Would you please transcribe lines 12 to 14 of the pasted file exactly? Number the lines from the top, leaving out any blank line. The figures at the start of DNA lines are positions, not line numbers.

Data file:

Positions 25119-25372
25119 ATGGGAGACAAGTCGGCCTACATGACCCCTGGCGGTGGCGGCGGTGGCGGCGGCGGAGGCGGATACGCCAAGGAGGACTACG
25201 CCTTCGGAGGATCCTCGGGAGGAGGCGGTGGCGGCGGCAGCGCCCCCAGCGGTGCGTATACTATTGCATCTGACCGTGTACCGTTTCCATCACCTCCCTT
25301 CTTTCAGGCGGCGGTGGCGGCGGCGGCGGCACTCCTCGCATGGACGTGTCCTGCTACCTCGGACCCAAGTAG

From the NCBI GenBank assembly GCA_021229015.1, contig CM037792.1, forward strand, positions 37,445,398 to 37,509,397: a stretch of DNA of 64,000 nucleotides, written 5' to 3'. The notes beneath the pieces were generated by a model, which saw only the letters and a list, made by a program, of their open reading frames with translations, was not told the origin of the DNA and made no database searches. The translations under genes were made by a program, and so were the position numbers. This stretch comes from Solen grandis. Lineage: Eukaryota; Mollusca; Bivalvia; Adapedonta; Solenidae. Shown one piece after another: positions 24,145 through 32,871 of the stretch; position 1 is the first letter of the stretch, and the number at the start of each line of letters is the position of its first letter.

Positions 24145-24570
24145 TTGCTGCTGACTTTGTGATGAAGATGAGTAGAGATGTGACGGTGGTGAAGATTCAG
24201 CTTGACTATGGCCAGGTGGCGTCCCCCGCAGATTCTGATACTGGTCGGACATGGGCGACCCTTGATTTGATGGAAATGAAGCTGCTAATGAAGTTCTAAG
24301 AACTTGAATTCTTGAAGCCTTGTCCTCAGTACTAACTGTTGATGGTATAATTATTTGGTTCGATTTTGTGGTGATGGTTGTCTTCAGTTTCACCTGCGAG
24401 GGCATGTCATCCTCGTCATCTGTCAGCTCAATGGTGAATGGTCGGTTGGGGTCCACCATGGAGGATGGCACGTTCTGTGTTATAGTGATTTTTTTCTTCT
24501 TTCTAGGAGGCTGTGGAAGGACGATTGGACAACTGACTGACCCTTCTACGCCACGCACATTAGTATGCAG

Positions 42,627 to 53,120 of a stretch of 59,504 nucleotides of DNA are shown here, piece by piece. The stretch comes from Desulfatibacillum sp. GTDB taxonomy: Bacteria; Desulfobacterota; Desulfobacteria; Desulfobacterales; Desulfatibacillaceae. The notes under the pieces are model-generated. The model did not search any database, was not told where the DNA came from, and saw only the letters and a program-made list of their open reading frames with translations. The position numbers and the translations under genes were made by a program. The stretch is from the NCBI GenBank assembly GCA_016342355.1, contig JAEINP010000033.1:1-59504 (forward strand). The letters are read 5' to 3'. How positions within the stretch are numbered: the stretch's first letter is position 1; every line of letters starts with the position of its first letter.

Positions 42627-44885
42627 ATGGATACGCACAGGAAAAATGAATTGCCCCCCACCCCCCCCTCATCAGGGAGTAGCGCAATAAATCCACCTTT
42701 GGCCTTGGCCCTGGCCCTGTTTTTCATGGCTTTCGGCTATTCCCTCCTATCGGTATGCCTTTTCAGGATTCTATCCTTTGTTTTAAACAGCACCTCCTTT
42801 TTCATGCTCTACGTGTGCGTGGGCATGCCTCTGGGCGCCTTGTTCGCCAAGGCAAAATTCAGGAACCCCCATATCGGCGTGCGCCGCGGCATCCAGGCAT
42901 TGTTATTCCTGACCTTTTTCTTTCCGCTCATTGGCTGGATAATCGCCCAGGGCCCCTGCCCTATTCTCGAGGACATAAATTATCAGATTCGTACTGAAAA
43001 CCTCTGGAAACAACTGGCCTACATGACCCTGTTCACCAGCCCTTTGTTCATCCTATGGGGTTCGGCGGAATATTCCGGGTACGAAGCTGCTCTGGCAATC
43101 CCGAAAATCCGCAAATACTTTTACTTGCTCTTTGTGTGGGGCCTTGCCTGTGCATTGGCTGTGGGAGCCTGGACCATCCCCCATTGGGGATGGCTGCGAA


Positions 42,627 to 53,120 of a stretch of 59,504 nucleotides of DNA are shown here, piece by piece. The stretch comes from Desulfatibacillum sp. GTDB taxonomy: Bacteria; Desulfobacterota; Desulfobacteria; Desulfobacterales; Desulfatibacillaceae. The notes under the pieces are model-generated. The model did not search any database, was not told where the DNA came from, and saw only the letters and a program-made list of their open reading frames with translations. The position numbers and the translations under genes were made by a program. The stretch is from the NCBI GenBank assembly GCA_016342355.1, contig JAEINP010000033.1:1-59504 (forward strand). The letters are read 5' to 3'. How positions within the stretch are numbered: the stretch's first letter is position 1; every line of letters starts with the position of its first letter.

Positions 42627-44885
42627 ATGGATACGCACAGGAAAAATGAATTGCCCCCCACCCCCCCCTCATCAGGGAGTAGCGCAATAAATCCACCTTT